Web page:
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    Friday, May 24, 2024

    OPINION: Company wants to blast away much of Ledyard’s historic Mount Decatur

    Mount Decatur, as it appeared Nov. 13, 2023, is visible from Route 12 in Ledyard, just beyond the towers of the former Dow Chemical plant. (David Collins/The Day)
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    I will admit to having not paid much attention over the years to the significant incline that cars on Ledyard’s Route 12 must climb up and brake their way down, just north of the Naval Submarine Base.

    The prominent hill that Route 12 traverses, towering over and looking down the sweep of the Thames River, is such a crucial geographic feature that one of the great heroes of the U.S. Navy, Stephen Decatur, built a fort at the top of it during the War of 1812, when his ships were trapped by a British blockade of the river.

    Fort Decatur, at an elevation of 256 feet, gave the commodore the ability to see the enemy approaching from land and sea.

    And now, some neighbors will tell you, Mount Decatur itself is under attack, with a proposal by its new owners, who bought the hill as part of the former Dow Chemical plant property, to blast apart some 40 acres of the hillside and remove and sell off the material.

    Honestly, I am not making this up. They want to dynamite and carry off a big part of a significant feature of the town, which over the centuries has also been called Dragon’s Hill and Allyn’s Hill.

    The project is enormous, unprecedented in town for its size, and would unfold over many years, with continuing blasting and trucking and barging the material away.

    If that seems like a tough sell to the neighbors and the town in general, know also that they are not proposing to build anything there, just create a site for some possible but unknown industrial development at some unknown time in the future.

    They are not proposing to build any taxable buildings that would create any kind of employment opportunities.

    They are proposing instead to sell off some of the town’s history and geography, by the barge and truckload.

    Opposition has been building, not just among neighbors — imagine living with years of blasting near your home — but among state and national preservationists who say the proposal to stop the excavation just shy of Fort Decatur itself, is not enough to save the integrity of this significant historic site and its surroundings.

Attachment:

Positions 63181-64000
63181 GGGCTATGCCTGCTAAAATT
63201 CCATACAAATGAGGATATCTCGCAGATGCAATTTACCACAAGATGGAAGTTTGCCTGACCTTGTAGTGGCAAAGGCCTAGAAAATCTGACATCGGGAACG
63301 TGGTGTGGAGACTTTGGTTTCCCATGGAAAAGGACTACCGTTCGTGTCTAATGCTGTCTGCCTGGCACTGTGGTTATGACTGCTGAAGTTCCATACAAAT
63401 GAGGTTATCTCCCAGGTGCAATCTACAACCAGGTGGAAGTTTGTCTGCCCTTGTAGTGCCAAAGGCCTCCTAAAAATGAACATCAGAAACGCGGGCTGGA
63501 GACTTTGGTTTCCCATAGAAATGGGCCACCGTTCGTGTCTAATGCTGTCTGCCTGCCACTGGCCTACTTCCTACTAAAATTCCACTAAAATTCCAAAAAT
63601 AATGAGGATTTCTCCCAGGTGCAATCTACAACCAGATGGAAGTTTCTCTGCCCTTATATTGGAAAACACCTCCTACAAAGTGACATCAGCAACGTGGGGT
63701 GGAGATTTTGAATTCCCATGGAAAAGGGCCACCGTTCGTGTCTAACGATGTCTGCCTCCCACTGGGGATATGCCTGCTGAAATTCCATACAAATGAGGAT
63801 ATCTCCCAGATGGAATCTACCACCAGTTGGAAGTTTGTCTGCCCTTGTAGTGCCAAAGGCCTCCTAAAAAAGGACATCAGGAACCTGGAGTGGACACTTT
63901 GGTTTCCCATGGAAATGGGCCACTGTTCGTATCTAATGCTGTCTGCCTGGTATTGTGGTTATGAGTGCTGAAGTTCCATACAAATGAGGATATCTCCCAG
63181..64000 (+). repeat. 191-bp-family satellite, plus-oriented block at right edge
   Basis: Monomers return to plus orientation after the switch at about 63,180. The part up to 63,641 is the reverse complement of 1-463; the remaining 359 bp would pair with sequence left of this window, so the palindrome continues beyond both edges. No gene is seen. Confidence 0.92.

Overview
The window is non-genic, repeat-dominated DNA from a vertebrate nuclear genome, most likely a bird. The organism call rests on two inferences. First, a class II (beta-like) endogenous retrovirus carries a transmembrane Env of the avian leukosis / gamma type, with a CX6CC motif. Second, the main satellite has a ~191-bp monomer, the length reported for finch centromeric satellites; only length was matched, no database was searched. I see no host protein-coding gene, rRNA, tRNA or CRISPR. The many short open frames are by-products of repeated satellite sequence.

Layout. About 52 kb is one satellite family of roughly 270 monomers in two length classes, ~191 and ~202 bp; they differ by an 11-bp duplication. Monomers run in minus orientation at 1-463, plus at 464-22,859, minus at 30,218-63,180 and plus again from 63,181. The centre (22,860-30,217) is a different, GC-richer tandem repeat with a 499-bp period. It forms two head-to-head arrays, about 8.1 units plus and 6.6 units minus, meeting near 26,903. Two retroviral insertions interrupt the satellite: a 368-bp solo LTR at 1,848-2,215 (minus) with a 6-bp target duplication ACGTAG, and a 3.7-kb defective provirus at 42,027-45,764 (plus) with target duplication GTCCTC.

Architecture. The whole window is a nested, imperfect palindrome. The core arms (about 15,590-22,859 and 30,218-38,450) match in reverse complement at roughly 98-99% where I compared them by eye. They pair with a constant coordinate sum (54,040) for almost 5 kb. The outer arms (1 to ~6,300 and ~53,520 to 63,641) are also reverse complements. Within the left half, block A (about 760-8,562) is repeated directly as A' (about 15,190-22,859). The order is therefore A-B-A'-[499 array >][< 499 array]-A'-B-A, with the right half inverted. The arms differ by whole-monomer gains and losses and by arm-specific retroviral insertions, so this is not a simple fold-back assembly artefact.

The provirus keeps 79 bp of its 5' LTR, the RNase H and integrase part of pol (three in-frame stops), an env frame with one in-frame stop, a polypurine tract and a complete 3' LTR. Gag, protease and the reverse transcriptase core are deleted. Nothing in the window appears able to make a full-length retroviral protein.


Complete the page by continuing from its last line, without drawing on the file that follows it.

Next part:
A review of the application from the property owners, an affiliate of Cashman Dredging & Marine Contracting of Quincy, Mass., is scheduled to begin with a public hearing scheduled for 6 p.m. Thursday, in a hybrid format from the Town Council Chambers.

    The hearing, which will begin with a presentation by the applicant, is expected to continue over a number of meetings.

    I tried to reach the applicants ― I won’t call them developers because they are not building anything ― through their Montville lawyer, Harry Heller, who didn’t return my phone message.

    “This is not just a local issue. This is a nationally-significant historical site,” said Stefon Danczuk of the nonprofit Preservation Connecticut, which is working with a national nonprofit, The Archaeological Conservancy.

    The conservancy offered to buy the site but has not heard back from the applicant, Danczuk said.

    The fort, which was a wooden structure, survives today as a footprint, where stone gun mounts are still apparent. It’s not open to the public, although the Boy Scouts have led some hikes to it over the years.

    It has never been nominated to the National Register of Historic Places, although Danczuk said it meets four important criteria for being included on the register, including a link to an historic figure, to American history, architecture, and resources that have not been completely studied.

    In this broad context, it may be unique in Connecticut as an especially significant historic site, he said.

    Danczuk said preservationists will argue the commission is supposed to consider impacts of a proposal on the town’s natural features, which Mount Decatur could certainly be considered one of.

    Most of the opposition to the proposal, though, is much more local and personal.

    Elizabeth Smith, for instance, whose log-style home on Chapman Lane sits directly under a steep cliff at the southern end of Mount Decatur, worries about the blasting dislodging boulders perched precariously above her and damaging her well.

    Also she doesn’t understand why Ledyard should tolerate the disruption from years of loud blasting and noisy trucks passing by with no tax benefits.

    “It’s going to affect the whole community, and we’re not getting anything from it,” she said.

    Expect to hear a lot more than that from residents, as the commission decides whether to allow the new owners of Mount Decatur to haul a lot of it right out of town.

    This is the opinion of David Collins.


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